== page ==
It is possible that the outdated stealth technology of the F-117 may approximate the capabilities of Chinese or Russian stealth tech. 

Since Tuesday, multiple bystanders have captured images and video of the two F-117s operating near Miramar.

On Thursday, plan spotters reported that the two jets took off and operated over the Pacific before returning east to the desert, without landing at Miramar. 

Nicknamed the ‘Wobblin Goblin’ due to its alleged instability at low speeds, the F-117 is commonly referred to as a ‘stealth fighter,’ although it is strictly a ground-attack aircraft.

Bystander images captured the stealth jets landing outside San Diego, offering tantalizing clues about their presence

Bystander images captured the stealth jets landing outside San Diego, offering tantalizing clues about their presence

Since Tuesday, multiple bystanders have captured images and video of the two F-117s operating near Miramar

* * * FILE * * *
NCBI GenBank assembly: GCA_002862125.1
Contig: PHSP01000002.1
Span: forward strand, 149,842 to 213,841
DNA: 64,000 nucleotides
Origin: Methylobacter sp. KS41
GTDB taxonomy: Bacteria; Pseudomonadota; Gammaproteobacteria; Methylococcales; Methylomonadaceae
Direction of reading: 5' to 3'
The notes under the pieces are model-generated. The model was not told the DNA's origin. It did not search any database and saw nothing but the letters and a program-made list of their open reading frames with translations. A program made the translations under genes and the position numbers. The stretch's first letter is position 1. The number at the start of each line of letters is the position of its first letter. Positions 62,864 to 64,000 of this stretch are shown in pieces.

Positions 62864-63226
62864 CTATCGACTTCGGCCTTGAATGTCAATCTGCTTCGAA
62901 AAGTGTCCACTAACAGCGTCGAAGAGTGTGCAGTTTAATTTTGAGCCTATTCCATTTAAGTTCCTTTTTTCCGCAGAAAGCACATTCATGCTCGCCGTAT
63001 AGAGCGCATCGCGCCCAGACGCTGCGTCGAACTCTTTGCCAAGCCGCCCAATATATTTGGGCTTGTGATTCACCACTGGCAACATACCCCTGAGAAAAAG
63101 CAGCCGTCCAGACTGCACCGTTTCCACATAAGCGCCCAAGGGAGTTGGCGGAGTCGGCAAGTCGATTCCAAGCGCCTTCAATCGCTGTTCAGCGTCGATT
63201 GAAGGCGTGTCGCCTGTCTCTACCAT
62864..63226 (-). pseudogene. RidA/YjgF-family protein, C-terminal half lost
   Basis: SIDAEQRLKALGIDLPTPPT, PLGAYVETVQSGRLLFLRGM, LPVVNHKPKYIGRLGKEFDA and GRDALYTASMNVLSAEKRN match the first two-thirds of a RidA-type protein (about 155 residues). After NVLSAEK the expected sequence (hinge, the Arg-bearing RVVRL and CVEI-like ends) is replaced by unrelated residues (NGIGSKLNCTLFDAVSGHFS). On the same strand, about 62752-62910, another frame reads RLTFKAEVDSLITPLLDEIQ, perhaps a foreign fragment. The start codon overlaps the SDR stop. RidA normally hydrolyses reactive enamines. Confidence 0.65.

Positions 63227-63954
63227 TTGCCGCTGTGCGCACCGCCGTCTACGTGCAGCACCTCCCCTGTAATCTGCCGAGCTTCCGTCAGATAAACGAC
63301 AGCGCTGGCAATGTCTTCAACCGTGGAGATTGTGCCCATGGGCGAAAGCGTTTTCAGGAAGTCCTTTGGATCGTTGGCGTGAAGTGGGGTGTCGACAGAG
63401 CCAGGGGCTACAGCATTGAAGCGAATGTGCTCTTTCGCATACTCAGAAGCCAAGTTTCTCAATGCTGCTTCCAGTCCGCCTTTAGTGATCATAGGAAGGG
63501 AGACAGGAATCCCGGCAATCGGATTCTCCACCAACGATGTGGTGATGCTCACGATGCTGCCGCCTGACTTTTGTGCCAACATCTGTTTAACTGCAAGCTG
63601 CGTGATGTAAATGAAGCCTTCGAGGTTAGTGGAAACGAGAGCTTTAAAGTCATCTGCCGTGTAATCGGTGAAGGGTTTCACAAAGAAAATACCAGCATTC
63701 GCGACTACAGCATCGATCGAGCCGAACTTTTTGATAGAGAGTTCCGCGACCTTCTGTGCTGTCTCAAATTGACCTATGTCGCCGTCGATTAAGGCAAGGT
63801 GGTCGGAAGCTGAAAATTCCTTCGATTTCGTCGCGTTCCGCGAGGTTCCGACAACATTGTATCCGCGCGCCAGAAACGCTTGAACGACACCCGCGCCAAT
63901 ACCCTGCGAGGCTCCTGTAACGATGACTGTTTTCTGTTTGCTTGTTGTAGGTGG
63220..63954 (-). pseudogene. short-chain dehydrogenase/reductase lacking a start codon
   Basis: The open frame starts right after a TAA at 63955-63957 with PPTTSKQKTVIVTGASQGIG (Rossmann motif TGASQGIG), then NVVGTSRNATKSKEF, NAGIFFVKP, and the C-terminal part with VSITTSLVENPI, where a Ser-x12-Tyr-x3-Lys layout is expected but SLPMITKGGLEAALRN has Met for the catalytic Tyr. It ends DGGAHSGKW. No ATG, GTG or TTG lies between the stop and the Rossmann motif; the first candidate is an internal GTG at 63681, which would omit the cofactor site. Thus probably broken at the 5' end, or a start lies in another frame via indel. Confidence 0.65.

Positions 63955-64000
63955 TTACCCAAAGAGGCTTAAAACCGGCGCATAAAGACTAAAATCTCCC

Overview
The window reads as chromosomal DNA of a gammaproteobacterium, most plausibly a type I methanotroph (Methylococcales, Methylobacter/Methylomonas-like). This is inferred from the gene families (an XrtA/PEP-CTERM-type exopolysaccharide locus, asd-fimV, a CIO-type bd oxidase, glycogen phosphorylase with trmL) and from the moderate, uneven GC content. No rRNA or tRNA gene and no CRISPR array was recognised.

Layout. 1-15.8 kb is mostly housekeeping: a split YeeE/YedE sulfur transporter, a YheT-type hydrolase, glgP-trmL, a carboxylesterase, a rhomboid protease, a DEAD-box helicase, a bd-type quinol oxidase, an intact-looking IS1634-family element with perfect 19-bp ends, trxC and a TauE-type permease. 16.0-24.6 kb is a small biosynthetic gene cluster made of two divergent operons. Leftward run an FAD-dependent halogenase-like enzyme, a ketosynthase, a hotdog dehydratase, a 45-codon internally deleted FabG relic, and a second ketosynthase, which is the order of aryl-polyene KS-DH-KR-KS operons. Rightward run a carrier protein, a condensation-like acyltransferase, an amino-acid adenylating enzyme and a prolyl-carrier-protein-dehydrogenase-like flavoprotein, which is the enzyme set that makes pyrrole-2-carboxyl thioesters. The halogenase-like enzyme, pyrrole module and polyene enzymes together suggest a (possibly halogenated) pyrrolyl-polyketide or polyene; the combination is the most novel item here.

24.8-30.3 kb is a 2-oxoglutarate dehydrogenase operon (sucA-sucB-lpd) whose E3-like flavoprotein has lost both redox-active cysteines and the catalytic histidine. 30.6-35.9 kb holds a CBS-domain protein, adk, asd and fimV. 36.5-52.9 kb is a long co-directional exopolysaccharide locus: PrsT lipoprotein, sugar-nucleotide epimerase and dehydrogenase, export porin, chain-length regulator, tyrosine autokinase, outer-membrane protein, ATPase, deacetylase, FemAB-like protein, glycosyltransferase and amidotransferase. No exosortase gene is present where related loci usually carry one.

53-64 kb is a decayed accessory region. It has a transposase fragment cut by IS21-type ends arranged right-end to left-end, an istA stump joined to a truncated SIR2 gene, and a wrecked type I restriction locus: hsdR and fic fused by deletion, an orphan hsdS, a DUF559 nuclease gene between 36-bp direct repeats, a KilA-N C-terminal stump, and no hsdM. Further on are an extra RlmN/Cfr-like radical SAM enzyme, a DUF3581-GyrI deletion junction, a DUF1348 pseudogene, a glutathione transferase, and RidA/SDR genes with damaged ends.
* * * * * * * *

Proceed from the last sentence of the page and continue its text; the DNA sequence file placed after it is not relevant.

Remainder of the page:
Since Tuesday, multiple bystanders have captured images and video of the two F-117s operating near Miramar

Nicknamed the 'Wobblin Goblin' due to its alleged instability at low speeds, the F-117 is commonly referred to as a 'stealth fighter,' although it is strictly a ground-attack aircraft

Nicknamed the ‘Wobblin Goblin’ due to its alleged instability at low speeds, the F-117 is commonly referred to as a ‘stealth fighter,’ although it is strictly a ground-attack aircraft

The first operational aircraft designed around stealth technology, the Nighthawk had its maiden flight in 1981 at Groom Lake, Nevada —  better known as Area 51.

It wasn’t until 1988 that the F-117 program was publicly acknowledged, and not until 1990 that the jet made its first official public appearance. 

The F-117 was widely publicized for its role in the Persian Gulf War of 1991, and took part in the conflict in Yugoslavia, where the only Nighthawk ever to be lost in combat was shot down by a surface-to-air missile.

Although officially retired 2008, part of the F-117 fleet remained intact, and it has been reported that four F-117s were secretly deployed to the Middle East in 2016.

The first operational aircraft designed around stealth technology, the Nighthawk had its maiden flight in 1981 at Groom Lake, Nevada -- better known as Area 51. Above, an F-117 is seen in a training run